Though lab design is becoming more universal and there is more tenant-to-tenant reusability, life science tenants do have requirements that are different from those of other organizations. For example, scientists often require their own workspaces and are less open to desk-sharing or hotdesking, and ceiling clear heights are higher for labs than in standard buildings—an issue that is particularly tricky when it comes to adaptive reuse of existing building stock. Incorporating state-of-the-art fixtures, lighting and finishes so that the space feels new, and adding labs with views to adjacent labs or to the exterior can make a building more desirable, as can planning for expansion to accommodate headcount increases. Looking to the future, Dr. Rutter points to high-rise labs, which capitalize on the socioeconomic and environmental benefits of high-density design and are already being embraced by some research organizations.

Views to the exterior, or to other labs, are desirable. The Quadram Institute in Norwich, UK,  puts “science on show” with visual connections from office to lab.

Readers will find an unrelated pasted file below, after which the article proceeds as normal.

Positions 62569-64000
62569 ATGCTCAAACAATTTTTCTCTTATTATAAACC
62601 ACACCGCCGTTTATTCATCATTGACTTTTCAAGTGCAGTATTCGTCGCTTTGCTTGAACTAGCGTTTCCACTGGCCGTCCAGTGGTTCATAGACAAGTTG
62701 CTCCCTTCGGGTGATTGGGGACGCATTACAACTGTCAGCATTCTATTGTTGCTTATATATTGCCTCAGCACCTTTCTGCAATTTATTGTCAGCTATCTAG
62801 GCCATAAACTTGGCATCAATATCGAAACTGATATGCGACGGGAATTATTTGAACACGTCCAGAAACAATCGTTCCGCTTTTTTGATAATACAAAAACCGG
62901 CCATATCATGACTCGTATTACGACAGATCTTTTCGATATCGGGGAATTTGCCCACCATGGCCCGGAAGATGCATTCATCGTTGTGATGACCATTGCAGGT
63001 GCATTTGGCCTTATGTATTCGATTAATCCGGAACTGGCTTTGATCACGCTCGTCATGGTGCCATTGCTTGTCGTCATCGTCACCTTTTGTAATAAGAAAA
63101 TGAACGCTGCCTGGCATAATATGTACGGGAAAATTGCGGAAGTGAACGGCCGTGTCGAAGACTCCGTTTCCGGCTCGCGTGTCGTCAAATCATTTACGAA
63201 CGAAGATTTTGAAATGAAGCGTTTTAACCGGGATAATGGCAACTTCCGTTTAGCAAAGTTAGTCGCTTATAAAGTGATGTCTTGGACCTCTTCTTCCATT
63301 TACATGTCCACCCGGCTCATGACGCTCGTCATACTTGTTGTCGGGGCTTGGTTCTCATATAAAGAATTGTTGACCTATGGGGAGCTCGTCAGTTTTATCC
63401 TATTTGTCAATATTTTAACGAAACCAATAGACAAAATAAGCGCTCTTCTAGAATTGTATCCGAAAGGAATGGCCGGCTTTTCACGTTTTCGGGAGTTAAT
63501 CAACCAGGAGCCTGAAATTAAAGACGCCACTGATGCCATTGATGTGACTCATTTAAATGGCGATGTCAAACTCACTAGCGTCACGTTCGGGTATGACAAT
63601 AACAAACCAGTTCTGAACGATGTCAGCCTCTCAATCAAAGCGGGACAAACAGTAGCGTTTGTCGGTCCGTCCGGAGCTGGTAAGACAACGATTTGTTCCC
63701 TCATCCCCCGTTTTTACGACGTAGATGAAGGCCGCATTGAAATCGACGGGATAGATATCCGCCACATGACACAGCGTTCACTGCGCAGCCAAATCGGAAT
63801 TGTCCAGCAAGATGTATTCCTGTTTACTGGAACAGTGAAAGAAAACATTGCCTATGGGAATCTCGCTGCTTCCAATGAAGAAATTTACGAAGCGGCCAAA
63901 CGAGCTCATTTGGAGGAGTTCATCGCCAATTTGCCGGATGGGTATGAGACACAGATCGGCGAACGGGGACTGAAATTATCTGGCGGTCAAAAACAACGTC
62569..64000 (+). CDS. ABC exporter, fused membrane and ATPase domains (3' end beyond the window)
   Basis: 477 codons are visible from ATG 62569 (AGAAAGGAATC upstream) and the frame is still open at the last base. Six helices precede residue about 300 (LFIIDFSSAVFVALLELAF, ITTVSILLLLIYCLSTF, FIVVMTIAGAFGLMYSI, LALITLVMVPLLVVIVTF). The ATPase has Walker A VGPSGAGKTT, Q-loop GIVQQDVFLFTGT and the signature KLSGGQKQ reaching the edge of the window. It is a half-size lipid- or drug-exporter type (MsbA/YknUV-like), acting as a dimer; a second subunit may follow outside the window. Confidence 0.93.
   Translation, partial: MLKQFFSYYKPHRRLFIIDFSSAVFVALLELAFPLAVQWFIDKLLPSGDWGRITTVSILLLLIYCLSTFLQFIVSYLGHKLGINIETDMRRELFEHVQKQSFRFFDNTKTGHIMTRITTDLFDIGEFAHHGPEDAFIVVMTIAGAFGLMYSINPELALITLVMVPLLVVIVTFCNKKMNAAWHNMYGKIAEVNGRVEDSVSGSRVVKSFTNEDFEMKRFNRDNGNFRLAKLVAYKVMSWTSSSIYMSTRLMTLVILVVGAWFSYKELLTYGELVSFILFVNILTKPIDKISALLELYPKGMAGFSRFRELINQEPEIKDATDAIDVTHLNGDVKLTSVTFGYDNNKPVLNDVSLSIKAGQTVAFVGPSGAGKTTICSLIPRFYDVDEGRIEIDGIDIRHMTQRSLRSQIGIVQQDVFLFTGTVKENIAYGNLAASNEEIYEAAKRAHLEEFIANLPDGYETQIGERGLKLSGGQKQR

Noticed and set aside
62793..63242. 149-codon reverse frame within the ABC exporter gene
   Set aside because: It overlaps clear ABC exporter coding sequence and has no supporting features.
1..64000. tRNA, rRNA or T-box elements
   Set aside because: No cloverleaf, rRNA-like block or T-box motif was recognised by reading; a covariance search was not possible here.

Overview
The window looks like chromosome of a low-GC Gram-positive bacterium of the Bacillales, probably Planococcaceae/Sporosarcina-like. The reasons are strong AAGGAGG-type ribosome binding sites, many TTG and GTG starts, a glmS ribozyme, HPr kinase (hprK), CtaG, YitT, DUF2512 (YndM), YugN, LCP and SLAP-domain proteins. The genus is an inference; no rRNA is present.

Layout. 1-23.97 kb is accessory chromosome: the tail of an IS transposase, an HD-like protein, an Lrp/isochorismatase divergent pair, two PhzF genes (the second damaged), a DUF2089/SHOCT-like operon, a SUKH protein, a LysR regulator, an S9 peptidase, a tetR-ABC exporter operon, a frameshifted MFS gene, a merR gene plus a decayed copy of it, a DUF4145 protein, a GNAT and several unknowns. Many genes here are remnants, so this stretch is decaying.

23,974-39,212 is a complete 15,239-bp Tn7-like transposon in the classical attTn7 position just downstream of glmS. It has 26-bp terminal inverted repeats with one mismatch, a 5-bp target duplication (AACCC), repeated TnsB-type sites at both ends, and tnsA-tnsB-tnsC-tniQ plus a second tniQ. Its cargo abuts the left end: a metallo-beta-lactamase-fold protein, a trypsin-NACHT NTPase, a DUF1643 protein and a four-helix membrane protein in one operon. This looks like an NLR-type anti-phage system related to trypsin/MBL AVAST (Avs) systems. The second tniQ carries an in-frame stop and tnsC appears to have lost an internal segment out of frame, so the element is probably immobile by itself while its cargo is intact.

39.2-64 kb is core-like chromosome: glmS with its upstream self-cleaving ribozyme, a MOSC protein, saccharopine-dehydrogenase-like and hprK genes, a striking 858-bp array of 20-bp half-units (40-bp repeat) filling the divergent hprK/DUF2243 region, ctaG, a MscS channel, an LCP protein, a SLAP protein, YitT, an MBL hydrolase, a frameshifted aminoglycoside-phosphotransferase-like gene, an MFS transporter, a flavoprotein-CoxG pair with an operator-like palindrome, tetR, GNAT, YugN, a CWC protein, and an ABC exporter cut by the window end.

What Else Are Clients Looking For?

Employee and community amenities are increasingly important to life science tenants. “At the end of the day—but for the physical needs and infrastructure and MEP that a life science building needs to provide—life science employees and users are no different from any other company’s employees. They want cool, innovative, interesting, dynamic spaces,” says Peter Bekarian, Managing Director at Jones Lang LaSalle. Amenities that promote well-being and balance—such as gyms, day care centers or access to nature such as walking paths—and those that provide opportunities for collaboration like cafés are most desirable.

Adaptive reuse is also gaining popularity as a viable and more sustainable option for the creation of agile and adaptable lab space. In Boston, landlords can easily lease space due to high demand but must contend with a lack of existing building stock. Re-leasing can also be a challenge since many older buildings do not provide the uses tenants are currently seeking. “It’s important to strike a balance between over-designing and under-designing—we mustn’t be complacent about the demand,” says Slupek. Instead, landlords who are willing to invest in the delivery of new labs, or the renovation of existing labs without disrupting process flow, will see a greater return on investment. Says Bakerian, “At the end of the day, the functionality of these buildings is far from what is expected and necessary for these companies to accomplish their mission. You can always add a coffee shop or fitness center, but you can’t go back and redo your air handling system because it’s not delivering enough to the end users.”